Improved terminal disinfection using hydrogen peroxide vapour (HPV) or bleach to control C. diff

A prospective before-after study at the 900 bed St. John’s Mercy Medical Center evaluated the impact of an HPV intervention focused on the terminal disinfection of rooms used by patients with multidrug-resistant organisms and C. difficile. HPV was introduced on a priority scale accounting for the target pathogen and the risk associated with the unit. Due to local prevalence, most of the rooms decontaminated using HPV were vacated by patients with C. difficile infection (CDI). Hence, the authors evaluated the impact of introducing HPV on the rates of CDI.
The rate of CDI was static prior to the introduction of HPV, with no significant change in rate from 2007 to 2008 (Figure). Hence, this study was performed in a truly endemic setting in contrast to a previous study of a similar design by Boyce et al., which was performed in a “hyper-endemic” setting. When HPV was introduced in 2009 (along with enhanced conventional methods comprising quadruple bleach disinfection for rooms that could not be disinfected using HPV), the rate of CDI fell by 37% from 0.9 to 0.5 cases per 1000 patient days (p<0.0001) (see chart below).
Chart showing the rate of C. difficile infection before and after the implementation of HPV or quadruple bleach disinfection for the terminal decontamination of patient rooms.
Micro Blog Jan 2013
Recent data have shown that patients admitted to rooms previously occupied by a patient with C. difficile are at an increased risk of developing C. difficile infection. Thus, it seems logical that improving the efficacy of terminal disinfection would result in reduced rates of CDI. Furthermore, the scale of reduction in CDI incidence was remarkably similar to the study by Boyce et al. (37% vs. 39%), though in this previous study, the 39% hospital wide reduction was not statistically significant.
The major criticism of the study is that HPV and quadruple bleach disinfection were implemented more or less simultaneously so it’s not possible to attribute the reduction to HPV alone. This is complicated by the fact that quadruple bleach disinfection was implemented for all C. difficile rooms in mid-2008, 6 months prior to the introduction of HPV. So, it is possible in theory to do a sub-analysis of corresponding months during the period when quadruple bleach disinfection alone compared with HPV plus quadruple bleach disinfection was in operation. However, this sub-analysis was not performed. A previous study by the same group showed that quadruple bleach disinfection was necessary to eliminate A. baumannii and MRSA from surfaces, and that HPV was microbiologically superior to quadruple bleach disinfection. Thus, since HPV has time and efficiency savings compared with quadruple bleach disinfection, it is cost effective to use HPV in this setting.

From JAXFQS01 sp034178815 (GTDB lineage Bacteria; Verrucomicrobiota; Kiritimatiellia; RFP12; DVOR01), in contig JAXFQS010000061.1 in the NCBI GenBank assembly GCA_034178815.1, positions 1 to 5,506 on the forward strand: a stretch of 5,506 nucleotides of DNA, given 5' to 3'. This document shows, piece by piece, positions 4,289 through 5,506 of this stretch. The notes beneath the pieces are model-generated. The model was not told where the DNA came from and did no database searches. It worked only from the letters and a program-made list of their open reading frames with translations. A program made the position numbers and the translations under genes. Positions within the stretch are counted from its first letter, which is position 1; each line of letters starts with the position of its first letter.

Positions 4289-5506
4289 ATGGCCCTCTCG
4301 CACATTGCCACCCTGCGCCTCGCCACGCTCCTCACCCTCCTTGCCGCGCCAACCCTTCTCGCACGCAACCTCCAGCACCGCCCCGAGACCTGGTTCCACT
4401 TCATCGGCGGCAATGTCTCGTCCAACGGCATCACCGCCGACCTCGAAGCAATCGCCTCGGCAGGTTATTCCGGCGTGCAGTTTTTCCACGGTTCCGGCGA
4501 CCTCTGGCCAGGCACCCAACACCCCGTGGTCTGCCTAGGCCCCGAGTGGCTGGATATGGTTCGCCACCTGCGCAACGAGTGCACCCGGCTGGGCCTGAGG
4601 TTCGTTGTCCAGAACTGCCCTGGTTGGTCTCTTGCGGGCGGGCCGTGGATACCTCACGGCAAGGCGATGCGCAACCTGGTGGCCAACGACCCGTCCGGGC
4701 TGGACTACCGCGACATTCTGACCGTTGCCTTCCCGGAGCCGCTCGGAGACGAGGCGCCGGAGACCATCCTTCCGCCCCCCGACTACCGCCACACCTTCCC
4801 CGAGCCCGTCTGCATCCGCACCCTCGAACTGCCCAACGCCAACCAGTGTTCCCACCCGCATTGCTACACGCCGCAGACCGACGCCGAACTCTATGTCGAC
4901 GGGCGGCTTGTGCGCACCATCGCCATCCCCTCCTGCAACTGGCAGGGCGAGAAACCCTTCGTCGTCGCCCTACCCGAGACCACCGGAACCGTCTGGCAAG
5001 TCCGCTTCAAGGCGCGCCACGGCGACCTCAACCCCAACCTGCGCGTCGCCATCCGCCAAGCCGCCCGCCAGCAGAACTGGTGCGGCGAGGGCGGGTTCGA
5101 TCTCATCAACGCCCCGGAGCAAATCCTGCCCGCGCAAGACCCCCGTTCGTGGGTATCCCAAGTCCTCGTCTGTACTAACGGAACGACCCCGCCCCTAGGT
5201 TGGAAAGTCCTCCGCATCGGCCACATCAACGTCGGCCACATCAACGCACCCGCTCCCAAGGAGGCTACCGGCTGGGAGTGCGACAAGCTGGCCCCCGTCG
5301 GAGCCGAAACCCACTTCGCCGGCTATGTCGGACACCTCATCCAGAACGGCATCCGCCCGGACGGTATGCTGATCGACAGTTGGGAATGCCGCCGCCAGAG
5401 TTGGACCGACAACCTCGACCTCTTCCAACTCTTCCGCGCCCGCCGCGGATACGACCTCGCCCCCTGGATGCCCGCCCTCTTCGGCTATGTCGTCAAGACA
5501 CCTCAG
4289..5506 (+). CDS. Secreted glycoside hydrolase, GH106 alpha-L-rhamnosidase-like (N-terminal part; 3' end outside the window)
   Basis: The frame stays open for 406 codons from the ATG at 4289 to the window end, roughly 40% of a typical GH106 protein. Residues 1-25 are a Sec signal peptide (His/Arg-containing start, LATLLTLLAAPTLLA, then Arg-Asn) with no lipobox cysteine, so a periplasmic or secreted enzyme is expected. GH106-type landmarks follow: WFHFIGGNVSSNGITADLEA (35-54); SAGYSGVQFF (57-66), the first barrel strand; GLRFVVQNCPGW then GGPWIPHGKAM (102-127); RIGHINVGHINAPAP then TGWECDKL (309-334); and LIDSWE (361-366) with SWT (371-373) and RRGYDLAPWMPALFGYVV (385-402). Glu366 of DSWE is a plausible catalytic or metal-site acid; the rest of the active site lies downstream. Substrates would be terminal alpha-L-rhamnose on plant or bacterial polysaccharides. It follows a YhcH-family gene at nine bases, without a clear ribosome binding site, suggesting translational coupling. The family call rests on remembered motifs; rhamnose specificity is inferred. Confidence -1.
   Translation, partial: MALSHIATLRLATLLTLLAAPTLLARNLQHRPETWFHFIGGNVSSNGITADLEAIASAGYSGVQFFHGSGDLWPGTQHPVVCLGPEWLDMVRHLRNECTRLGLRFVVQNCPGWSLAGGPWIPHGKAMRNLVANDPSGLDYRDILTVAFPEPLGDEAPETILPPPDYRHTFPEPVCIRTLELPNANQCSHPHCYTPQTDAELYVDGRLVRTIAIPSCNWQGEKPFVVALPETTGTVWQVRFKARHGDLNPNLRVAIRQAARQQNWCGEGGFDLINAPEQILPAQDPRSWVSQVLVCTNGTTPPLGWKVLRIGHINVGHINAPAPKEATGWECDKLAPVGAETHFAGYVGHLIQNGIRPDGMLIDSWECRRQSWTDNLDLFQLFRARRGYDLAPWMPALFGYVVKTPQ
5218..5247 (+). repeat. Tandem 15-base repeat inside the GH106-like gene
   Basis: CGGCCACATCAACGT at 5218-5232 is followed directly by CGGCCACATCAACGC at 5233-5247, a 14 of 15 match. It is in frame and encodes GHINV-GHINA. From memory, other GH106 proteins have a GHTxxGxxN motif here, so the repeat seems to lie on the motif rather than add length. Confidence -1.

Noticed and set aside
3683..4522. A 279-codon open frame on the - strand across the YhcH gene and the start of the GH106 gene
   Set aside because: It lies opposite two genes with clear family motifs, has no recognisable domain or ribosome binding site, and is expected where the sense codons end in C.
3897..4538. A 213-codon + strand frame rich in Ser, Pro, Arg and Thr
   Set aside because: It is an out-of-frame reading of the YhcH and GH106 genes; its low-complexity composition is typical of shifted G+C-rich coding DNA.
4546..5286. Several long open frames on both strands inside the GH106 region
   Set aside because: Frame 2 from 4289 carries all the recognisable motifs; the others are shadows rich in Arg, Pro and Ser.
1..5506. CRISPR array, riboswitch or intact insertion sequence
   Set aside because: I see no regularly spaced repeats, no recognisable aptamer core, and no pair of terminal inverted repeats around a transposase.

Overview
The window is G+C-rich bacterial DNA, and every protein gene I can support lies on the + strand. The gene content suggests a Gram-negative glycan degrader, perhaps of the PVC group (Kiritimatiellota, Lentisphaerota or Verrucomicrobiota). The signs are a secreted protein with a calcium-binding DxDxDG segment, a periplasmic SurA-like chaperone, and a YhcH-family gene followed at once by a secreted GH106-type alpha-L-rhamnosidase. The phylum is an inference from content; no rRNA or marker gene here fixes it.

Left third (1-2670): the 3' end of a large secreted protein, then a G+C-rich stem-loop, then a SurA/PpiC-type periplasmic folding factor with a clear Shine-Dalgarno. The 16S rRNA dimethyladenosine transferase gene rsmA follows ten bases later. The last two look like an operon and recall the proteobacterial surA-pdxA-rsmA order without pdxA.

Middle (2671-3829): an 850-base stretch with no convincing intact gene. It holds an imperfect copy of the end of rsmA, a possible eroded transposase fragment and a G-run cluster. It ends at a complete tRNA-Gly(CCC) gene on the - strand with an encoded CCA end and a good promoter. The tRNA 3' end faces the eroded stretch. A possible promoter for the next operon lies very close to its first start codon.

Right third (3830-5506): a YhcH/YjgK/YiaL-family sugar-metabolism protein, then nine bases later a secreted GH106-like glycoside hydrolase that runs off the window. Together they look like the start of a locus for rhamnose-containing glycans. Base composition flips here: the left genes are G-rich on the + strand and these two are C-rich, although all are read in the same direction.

The authors undertook a careful evaluation of hand hygiene and glove / gowning compliance, showing that these were not significantly different comparing the pre-intervention and intervention periods. They also evaluated the use of key antimicrobial agents and found that there were small but statistically significant changes in antimicrobial usage, which may have confounded the association with improved disinfection. However, levofloxacin use (one of the high risk CDI drugs) increased significantly in 2009 and there was still a significant reduction in CDI.
The paper includes some useful data on feasibility and safely aspects of implementing HPV, and the ‘priority scale’ (Appendix) for deciding which rooms were disinfected using HPV is rational and will help other hospitals decide on a similar priority scale.
Several other points of interest are reported. For example, the significant reduction in CDI was achieved whilst adhering to US C. difficile control guidelines, which recommend the use of gloves and alcohol based hand products (rather than hand washing with soap and water) for treating patients with CDI in endemic settings. They also held patients who had CDI in contact precautions for the duration of their stay, not just until symptoms resolved.
This study shows that more effective removal of C. difficile spores from the rooms of patients when they are discharged through enhanced conventional methods combined with the implementation of HPV reduces the hospital-wide incidence of CDI. The authors conclude: ‘implementation of an enhanced hospital-wide terminal cleaning program revolving around HPV decontamination of targeted hospital rooms was practical, safe, and associated with a significant reduction in the endemic rate of CDI at our hospital.’
Article citation: Manian FA, Griesnauer S, Bryant A. Implementation of hospital-wide enhanced terminal cleaning of targeted patient rooms and its impact on endemic Clostridium difficile infection rates. Am J Infect Control in press.

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